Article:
This blog series follows me, an extremely average cyclist, as I go all in to complete the legendary Leadville 100 race on a singlespeed mountain bike.
This past Saturday, I finished race # 2 of the 2019 season. The Frisco Freeze, which was held at the Frisco Nordic center, is in its third year, with a new course each year so far. This time, the course was three laps, for a total of 14k, and not a ton of climbing. A good chunk of it took place on new fatbike-dedicated singletrack, in addition to a few miles on the Nordic trails themselves. The Nordic trails were in really good shape, however the singletrack was soft, and deteriorated into long sections of run-a-bike for respectively long stretches considering how short the total race mileage was. For the sake of consistency and a mildly objective way to cover these races and assess my own performance, I will use the same criteria I laid out in my first race report for Fat Bike Worlds.
Overall Objective: This was quite a bit shorter in mileage and lower on climbing than I’m used to. The whole point was to go hard, and have fun. While this race was not particularly conducive to endurance racing, every race start, and everything I have to do to get ready for it, is great practice for more serious events. I want to give myself an A, but I’m not exactly sure. I had a ton of fun, but I can’t really decide if I went as hard as I could and was being reasonably cautious due to how soft the course was, or if I was limiting myself and could have gone harder at least on the climbs. I spent 70% of the race going about 80% effort so maybe I’ll give myself a B here because I wasn’t dead when I rolled up to the finish.
Training: Like the last race, this one was not one I was training for specifically. However, I consider the workload over the past couple of weeks, as well as my commitment to it, more than adequate for this particular event. As I was explaining to Lee, I felt really fit, but just tired enough that I wasn’t using all 100% of my fitness. However, this was an A.
Preparation: Since we did not have to travel out of town for this, I will skip the pre-travel stuff. In fact, I will give this a C. There were some things that I did well. I planned ahead to take the time off from work, and had a contingency training plan for the day if my day off request was denied. I made a pretty good call on layering, as well as what tire pressure to run. The bikes were ridden recently, but I slacked on cleaning and tuning this time around. There were a few things that we put off until last minute, like packing, which we wouldn’t be so blasé for “away” races. There was a little bit of complacency there, however we have our local pre-race routine dialed enough that we can get away with it.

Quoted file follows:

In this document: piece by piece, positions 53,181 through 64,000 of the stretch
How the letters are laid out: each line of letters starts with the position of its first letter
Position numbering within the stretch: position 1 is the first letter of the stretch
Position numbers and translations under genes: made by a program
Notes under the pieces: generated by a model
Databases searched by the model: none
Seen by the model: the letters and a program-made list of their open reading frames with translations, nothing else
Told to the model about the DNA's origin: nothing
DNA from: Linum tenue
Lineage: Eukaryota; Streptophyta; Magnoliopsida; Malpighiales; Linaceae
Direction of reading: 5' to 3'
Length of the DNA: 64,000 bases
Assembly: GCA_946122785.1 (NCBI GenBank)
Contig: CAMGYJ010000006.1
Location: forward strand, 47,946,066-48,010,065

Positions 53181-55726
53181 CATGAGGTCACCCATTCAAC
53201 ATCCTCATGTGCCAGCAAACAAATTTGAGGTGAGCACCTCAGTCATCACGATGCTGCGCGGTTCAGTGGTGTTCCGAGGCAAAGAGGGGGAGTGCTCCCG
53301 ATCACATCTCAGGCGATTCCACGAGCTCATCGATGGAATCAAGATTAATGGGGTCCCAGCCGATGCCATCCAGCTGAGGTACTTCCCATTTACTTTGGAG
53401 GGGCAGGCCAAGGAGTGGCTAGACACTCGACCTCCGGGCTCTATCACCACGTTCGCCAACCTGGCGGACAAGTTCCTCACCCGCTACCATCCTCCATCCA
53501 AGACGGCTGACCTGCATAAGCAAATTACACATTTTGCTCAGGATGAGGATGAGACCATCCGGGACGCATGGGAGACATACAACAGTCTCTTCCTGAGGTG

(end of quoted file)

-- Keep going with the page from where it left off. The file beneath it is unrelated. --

Nutrition, Pre- Race: I will give this one an A. I have been eating much healthier overall, and had no real temptations leading up to the race. I had my usual dinner at work the night before, a PB & J for breakfast, and a pretty healthy, veggie-packed Salmon Burger for lunch, a couple hours before the start.
Nutrition, During Race: None needed, so will not grade. This race was only an hour.
Execution of Strategy: I had two conflicting strategies to start the race. Per Coach, I should have taken 2-3 minutes to ease into it before going full bore. However, the race started on an uphill, and everyone was pushing hard to get a good position going into the first soft singletrack. I inevitably got stuck behind a few people falling over in front of me, and that cost me some time, but hey, it’s fatbike racing, so I left a few solid body prints of my own later in the race. Overall I think I raced smart, and did a good job of maintaining a good cadence when I could pedal, and forward momentum when I was off the bike pushing. I will give myself a B+. I wasn’t perfect, and like stated above, I’m not good at judging shorter, more intense efforts, so maybe I could have gone harder.
Attitude: This was an A. I was fairly relaxed leading up to the race, and the few times I had nerves come up, I was able to talk myself through it. I could have easily been much more annoyed at how much the soft, choppy snow had me running with my bike, but I kept smiling and pushing through it, knowing the snow sucked for everyone. I had plenty of fun.
This race was interesting because it’s not really my type of race at all. I lean towards events that test overall fitness and endurance, this one tested strategy and the ability to get through weird conditions. Fighting for a spot on the singletrack and later having my bike run over by a 250lb man while I’m chest deep in snow because I fell off the trail is usually not my idea of good racing, but as always, it was a learning opportunity. Because of my training, I felt better balanced to stay on in bad snow, fitter to run with the bike when I couldn’t stay on, and I had ample practice to dust myself off and say “oh well” whenever I fell.